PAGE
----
4 February, 2009
Disputes Tribunal changes to help small business
The Disputes Tribunal jurisdiction is to be expanded in an effort to reduce the amount of time small businesses are tied up in district court battles, Justice Minister Simon Power said today.
The move is part of the small-business relief package announced today by Prime Minister John Key. It is aimed at improving the business environment by reducing the impact of taxes on firms' cash flows, improving firms' access to credit, and reducing business compliance costs.
"Being tied up in district court dealing with small claims is one of the trouble spots for small businesses - it costs them valuable time and money," says Mr Power.
"The Government is very keen to smooth the way for these businesses, so we will encourage the use of the lower-cost and lower-compliance Disputes Tribunal by raising the threshold at which cases can be heard there.
"Currently, the maximum claim level of the Disputes Tribunal is $7,500, or $12,000 with the consent of both parties. To make life easier and cheaper for small businesses, the Government will lift those levels to $15,000 and $20,000.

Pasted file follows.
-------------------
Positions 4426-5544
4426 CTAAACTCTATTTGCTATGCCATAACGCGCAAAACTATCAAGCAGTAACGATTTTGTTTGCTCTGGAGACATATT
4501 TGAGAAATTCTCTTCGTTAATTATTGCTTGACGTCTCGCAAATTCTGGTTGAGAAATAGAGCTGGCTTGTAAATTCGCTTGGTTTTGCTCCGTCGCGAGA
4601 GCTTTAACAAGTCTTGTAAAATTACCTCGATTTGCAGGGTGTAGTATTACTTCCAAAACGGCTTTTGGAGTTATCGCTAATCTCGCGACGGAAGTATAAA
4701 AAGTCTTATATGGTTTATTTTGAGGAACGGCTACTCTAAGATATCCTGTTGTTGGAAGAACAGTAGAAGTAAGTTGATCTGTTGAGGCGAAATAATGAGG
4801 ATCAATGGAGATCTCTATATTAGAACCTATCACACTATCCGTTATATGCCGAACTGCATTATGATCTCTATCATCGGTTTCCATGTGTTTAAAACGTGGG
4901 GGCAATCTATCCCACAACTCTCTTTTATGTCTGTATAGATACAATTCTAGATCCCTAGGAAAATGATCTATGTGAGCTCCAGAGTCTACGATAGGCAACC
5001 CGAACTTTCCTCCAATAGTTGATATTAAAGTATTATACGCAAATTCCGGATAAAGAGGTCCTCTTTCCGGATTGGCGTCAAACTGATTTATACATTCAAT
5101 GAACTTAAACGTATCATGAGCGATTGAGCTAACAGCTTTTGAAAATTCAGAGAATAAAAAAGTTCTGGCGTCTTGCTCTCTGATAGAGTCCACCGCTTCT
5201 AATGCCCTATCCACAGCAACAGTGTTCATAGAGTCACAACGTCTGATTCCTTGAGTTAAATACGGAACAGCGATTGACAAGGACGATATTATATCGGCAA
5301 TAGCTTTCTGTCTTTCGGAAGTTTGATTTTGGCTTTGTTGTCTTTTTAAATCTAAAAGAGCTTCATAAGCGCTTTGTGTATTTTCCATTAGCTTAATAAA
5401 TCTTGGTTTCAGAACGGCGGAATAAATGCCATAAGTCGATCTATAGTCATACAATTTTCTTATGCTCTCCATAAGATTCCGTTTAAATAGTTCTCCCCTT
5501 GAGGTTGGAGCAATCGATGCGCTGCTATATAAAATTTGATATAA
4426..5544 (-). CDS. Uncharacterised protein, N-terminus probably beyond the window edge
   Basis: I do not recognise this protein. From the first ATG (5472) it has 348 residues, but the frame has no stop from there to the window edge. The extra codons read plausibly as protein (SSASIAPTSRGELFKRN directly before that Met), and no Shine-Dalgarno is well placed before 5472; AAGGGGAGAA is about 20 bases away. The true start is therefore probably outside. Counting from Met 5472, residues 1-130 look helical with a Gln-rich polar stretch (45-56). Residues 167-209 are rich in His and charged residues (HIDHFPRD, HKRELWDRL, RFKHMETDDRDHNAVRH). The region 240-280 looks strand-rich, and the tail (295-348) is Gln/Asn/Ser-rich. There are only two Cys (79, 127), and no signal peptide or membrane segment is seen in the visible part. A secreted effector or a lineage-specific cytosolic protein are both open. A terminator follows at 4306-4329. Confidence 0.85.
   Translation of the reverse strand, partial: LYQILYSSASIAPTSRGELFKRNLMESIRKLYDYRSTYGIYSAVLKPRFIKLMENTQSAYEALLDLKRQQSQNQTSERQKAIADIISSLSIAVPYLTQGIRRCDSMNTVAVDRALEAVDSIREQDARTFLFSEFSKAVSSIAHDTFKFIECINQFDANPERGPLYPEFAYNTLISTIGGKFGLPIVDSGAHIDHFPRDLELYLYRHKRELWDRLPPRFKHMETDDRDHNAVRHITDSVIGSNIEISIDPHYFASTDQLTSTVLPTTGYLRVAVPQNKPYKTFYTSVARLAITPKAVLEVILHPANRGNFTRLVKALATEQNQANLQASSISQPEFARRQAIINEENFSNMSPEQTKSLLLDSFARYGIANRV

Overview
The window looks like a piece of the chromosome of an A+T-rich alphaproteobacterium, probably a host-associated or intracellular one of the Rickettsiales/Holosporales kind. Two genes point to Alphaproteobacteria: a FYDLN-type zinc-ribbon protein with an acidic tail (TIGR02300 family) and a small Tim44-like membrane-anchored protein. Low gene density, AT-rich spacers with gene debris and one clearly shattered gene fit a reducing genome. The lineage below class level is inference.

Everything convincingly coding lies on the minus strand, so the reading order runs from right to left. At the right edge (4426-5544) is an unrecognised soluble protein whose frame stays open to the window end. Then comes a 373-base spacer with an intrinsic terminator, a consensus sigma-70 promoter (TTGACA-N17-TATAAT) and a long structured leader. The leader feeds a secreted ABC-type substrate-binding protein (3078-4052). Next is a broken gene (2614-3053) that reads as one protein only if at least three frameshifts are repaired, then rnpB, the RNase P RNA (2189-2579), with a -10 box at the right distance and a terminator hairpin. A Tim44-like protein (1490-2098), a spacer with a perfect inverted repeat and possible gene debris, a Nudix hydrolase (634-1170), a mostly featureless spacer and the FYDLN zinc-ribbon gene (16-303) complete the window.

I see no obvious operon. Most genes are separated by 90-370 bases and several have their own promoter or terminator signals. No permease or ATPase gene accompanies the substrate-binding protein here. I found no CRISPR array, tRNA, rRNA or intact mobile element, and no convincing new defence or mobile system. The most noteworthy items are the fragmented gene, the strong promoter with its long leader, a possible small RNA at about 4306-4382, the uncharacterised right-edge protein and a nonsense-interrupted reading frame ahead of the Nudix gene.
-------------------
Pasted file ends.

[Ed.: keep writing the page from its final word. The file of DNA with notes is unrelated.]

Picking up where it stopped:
"This change will reduce costs in up to 3,600 cases a year which will now be able to be held in the Disputes Tribunal. Previously these cases would have been held in the district court and many would not have been pursued due to the costs involved.
"This is designed simply to lighten the load on small and medium-size business so they can get on with the business of producing goods and services."
Expanding the jurisdiction of the tribunal also fulfils National's election promise to ‘increase the jurisdiction of the Disputes Tribunal to reduce pressure on district courts'.
The expansion of the tribunal is part of a five-part package. The other parts are: tax changes, expanding the role of the Export Credit Office, expanding business advice services, and creating a fast-payment requirement for government agencies.